Emphasizing quality and compliance through every step of the manufacturing process helps to ensure the safety and consistency of parenteral products.
Manufacturing parenteral products–from prefilled syringes and single-use vials to premixed IV bags and beyond–offers unique challenges, including growing pressure from competitors and patients and the stringent needs of regulatory oversight. Perhaps the greatest challenge facing the makers of parenteral products, however, is the need for an extremely high level of quality assurance in order to avoid potential contamination.
Contamination at any stage of the manufacturing process can have catastrophic results for the patients who are at the receiving end of the parenteral product. One of the key advantages of parenteral products such as premixed IV solutions is reduced risk of microbial contamination which may come with diluting concentrated drug vials. By eliminating a step of human interaction, premixed solutions eliminate the risk of gowning errors, unprotected environments, or simple operator error. Furthermore, premixed solutions have a shelf life of up to two years, giving hospitals greater control over their supply chain.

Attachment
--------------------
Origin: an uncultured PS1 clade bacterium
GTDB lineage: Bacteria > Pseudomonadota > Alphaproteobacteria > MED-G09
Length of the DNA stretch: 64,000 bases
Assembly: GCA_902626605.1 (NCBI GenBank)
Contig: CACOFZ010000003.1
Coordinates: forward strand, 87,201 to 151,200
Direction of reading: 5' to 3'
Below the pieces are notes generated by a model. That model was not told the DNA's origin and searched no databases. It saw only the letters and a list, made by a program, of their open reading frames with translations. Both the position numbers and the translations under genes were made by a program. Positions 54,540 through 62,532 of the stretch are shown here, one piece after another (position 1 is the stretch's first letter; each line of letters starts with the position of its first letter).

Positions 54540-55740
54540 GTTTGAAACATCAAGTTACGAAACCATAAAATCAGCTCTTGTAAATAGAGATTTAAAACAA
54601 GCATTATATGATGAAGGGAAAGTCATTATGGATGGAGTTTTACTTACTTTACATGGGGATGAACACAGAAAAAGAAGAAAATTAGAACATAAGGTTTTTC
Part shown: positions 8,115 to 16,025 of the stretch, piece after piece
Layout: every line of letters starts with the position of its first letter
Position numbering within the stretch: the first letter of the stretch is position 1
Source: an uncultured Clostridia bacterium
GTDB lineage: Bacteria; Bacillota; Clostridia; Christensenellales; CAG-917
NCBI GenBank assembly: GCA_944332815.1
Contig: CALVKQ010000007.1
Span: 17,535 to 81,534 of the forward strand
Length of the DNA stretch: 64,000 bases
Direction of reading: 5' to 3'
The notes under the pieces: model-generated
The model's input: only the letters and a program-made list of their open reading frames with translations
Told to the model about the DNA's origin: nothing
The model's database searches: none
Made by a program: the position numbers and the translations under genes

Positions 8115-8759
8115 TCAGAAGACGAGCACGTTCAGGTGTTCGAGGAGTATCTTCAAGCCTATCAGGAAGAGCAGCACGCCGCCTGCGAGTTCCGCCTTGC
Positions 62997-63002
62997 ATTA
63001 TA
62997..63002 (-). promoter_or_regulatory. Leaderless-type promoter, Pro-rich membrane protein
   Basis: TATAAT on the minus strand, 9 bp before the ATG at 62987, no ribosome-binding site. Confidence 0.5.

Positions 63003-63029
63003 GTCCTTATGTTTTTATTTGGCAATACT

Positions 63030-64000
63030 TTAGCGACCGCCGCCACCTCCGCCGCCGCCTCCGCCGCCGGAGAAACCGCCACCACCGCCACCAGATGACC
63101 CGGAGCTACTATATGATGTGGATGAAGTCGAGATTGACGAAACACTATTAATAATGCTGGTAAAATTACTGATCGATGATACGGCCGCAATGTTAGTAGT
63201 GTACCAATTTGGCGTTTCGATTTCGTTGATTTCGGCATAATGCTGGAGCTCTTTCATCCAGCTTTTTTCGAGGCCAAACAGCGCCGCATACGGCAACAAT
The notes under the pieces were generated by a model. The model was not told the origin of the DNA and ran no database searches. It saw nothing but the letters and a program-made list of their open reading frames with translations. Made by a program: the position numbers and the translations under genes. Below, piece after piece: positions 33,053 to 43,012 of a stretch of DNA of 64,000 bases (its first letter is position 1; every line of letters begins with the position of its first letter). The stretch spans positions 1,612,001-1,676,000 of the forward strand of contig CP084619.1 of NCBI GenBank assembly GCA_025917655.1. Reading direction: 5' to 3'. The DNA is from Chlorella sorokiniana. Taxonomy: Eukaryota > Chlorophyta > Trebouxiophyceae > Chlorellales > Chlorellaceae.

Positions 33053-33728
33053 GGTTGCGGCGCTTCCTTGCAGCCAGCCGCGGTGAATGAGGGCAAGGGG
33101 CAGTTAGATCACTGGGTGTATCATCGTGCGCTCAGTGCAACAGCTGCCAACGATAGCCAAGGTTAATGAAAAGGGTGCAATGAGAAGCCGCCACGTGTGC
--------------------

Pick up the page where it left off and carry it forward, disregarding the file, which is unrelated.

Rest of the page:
Today, drugs used for pain management, antibiotics, and other life-saving drugs make up the largest proportion of premixed IV solutions, but there are literally millions of parenteral products at hospitals all over the world that are used every single day.